About 2,000 people gathered in front of the Okinawa government building to protest against the decision, with a few hundred staging a sit-in in the lobby of the office building, Jiji news agency said.

The US and Japan agreed in 1996 to close the Futenma base but plans for a replacement stalled in the face of opposition in Okinawa, which hosts more than half of the US forces in Japan. Okinawa was occupied by the US after Japan’s defeat in the second world war until 1972.

The Futenma base has been a lightning rod for criticism because of its location in a densely populated area.

Activists living in tents have been staging a protest near the site of the proposed Henoko base for almost 10 years and have promised demonstrations if Nakaima approves construction.

In April, the US and Japan announced a plan to close Futenma as early as 2022.

Abe said the government would study whether that plan could be accelerated and would begin negotiating an agreement with the US that could allow for more local oversight of environmental issues at US bases.

That would address Nakaima’s call to revise the bilateral Status of Forces agreement that has applied to US military in Japan since 1960 but has never been officially revised.

Abe’s government has earmarked 348bn yen (£2bn) for Okinawa’s economic development in the draft budget for the year from April, a 15.3% increase from this year.

Hartz helps you and your pet celebrate the holidays safely

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Hartz, Hartz Mountain, Hartz UltraGuard, Hartz Flea, Hartz Flea and Tick, Hartz UltraGuard Flea and Tick

Though these dangers can pose a serious threat to your pets’ health, a watchful eye and proper planning will pay off in the end so that your entire family, furry friends included, can enjoy the holidays together.

Secaucus,NJ (PRWEB) December 18, 2013

The holidays are fast approaching, which means savory food will be around the house for your dog or cat to potentially snack on. Hartz® is eager to help pet owners determine which holiday foods should and shouldn’t be given to their animal companions. While it may be tempting to offer your pet a taste of that turkey, its digestive system probably will not be thanking you later. To make sure that you and your pet make it through this holiday season in good health, let Hartz guide you in what to share and what not to share with your cat or dog.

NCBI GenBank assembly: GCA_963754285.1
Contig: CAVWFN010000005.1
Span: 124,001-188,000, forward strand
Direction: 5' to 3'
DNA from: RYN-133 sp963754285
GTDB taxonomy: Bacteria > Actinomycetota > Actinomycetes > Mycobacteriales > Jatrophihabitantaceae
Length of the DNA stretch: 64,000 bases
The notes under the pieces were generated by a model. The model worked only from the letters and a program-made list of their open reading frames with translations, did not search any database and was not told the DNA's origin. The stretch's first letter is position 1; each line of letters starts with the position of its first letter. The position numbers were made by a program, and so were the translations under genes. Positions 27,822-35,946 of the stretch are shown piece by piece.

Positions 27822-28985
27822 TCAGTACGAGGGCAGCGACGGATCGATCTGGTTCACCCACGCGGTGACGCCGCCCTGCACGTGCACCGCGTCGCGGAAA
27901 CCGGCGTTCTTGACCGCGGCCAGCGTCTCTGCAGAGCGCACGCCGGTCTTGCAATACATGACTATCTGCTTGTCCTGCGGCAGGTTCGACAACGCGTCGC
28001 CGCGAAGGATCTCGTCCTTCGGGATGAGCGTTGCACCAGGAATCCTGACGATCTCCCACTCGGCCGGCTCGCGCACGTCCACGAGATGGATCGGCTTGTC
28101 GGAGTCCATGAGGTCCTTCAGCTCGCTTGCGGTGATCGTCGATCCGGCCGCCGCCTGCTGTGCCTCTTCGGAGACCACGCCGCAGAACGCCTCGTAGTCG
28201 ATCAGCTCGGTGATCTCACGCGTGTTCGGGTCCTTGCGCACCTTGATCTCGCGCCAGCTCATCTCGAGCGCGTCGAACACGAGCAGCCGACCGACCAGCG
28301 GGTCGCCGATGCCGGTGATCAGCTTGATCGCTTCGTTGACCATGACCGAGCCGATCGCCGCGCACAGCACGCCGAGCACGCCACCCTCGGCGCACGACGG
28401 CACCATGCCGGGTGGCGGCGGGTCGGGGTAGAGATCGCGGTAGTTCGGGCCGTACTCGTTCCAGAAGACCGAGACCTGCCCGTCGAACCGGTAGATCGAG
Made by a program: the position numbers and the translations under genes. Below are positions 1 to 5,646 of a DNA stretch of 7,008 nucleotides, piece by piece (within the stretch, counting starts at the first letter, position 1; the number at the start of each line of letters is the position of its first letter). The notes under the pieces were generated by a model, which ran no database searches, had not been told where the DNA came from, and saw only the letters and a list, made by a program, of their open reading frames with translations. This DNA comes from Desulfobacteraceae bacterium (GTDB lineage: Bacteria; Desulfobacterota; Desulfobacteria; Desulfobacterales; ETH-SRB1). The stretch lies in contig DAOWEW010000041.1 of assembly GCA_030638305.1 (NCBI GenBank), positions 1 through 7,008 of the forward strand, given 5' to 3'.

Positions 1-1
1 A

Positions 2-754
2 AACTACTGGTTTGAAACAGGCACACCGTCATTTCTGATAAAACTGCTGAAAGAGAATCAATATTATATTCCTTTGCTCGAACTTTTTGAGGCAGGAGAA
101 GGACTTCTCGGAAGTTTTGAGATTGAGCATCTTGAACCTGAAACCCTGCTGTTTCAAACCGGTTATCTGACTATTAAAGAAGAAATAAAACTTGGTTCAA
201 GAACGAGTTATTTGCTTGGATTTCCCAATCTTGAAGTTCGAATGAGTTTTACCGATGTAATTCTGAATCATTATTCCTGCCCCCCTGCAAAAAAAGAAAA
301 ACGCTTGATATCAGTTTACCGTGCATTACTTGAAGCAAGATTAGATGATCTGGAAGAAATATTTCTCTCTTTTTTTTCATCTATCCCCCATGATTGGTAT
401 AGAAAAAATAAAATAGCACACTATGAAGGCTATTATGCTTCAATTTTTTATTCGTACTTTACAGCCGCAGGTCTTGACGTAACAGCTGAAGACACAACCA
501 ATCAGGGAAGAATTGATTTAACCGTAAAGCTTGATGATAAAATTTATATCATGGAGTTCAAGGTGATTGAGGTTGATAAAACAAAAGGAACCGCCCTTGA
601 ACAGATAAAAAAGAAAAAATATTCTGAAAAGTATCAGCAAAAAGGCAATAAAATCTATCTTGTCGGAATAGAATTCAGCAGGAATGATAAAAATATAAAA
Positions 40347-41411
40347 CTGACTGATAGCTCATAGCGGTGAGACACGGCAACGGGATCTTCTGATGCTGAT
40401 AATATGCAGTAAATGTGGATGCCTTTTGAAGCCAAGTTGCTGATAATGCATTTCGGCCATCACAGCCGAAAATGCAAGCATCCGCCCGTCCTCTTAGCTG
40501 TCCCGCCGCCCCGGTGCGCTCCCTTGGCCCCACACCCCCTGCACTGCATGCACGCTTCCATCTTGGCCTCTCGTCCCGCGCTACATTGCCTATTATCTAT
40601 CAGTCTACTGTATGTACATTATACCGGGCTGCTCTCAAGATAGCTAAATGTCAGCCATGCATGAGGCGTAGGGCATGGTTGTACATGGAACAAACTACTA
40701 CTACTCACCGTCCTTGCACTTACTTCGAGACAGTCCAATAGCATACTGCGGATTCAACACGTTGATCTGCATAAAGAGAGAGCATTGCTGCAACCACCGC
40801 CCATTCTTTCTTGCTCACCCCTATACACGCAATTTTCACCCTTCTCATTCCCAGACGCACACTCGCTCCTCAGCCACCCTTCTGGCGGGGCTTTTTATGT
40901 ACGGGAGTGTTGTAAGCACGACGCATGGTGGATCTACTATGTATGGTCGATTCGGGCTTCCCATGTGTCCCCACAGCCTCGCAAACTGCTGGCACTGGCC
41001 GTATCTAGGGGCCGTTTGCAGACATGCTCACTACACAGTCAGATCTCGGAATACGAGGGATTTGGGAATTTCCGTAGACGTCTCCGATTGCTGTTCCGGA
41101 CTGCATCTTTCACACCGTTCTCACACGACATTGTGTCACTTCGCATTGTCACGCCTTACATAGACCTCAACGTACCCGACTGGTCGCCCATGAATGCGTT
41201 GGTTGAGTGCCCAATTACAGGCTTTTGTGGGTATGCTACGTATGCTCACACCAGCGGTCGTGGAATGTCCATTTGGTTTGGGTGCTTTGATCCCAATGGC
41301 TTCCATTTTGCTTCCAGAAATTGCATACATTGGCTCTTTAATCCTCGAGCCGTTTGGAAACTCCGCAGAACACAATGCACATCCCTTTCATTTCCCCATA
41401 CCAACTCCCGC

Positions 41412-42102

To meat or not to meat

Chances are, you’ll be serving meat for at least one of your main holiday meals. Fatty foods, meats in particular, are a no-no for pets. Pancreatitis, an inflammatory disease of the pancreas, may develop as a result of excessive fat consumption. Turkey, ham and roasts all contain some fat, so be sure that these meats only enter the mouths of your guests. Raw and undercooked meat should also stay away from the feeding bowl, as they can contain harmful bacteria like E. coli and Salmonella. Hartz offers many meat-flavored products, so if you want your dog or cat to experience the holiday flavors, try one of these yummy treats instead.

Avoid onions and garlic

These two foods can be used in large quantities during your holiday cooking, but should be kept away from cats and dogs at all costs. Onions and garlic in any form can lead to red blood cell damage and anemia when ingested.

Skip dessert

And finally, the pies, cakes and other sweets covering your dinner table should not be offered to pets. Though you may be tempted to sneak a piece to your dog or cat, this is not advisable. Dogs and cats can experience serious illnesses from certain ingredients. Chocolate in particular will increase pets’ heart rate, cause tremors and overly excite cats and dogs. Nuts are also risky, especially the macadamia variety. These nuts can lead to weakness, tremors, depression, and vomiting. Additionally, raisins and grapes provoke kidney failure mainly in dogs and possibly in cats. Uncooked dough should never be fed to dogs since it can expand inside the body, the effects of which can be deadly.

Though these dangers can pose a serious threat to your pets’ health, a watchful eye and proper planning will pay off in the end so that your entire family, furry friends included, can enjoy the holidays together.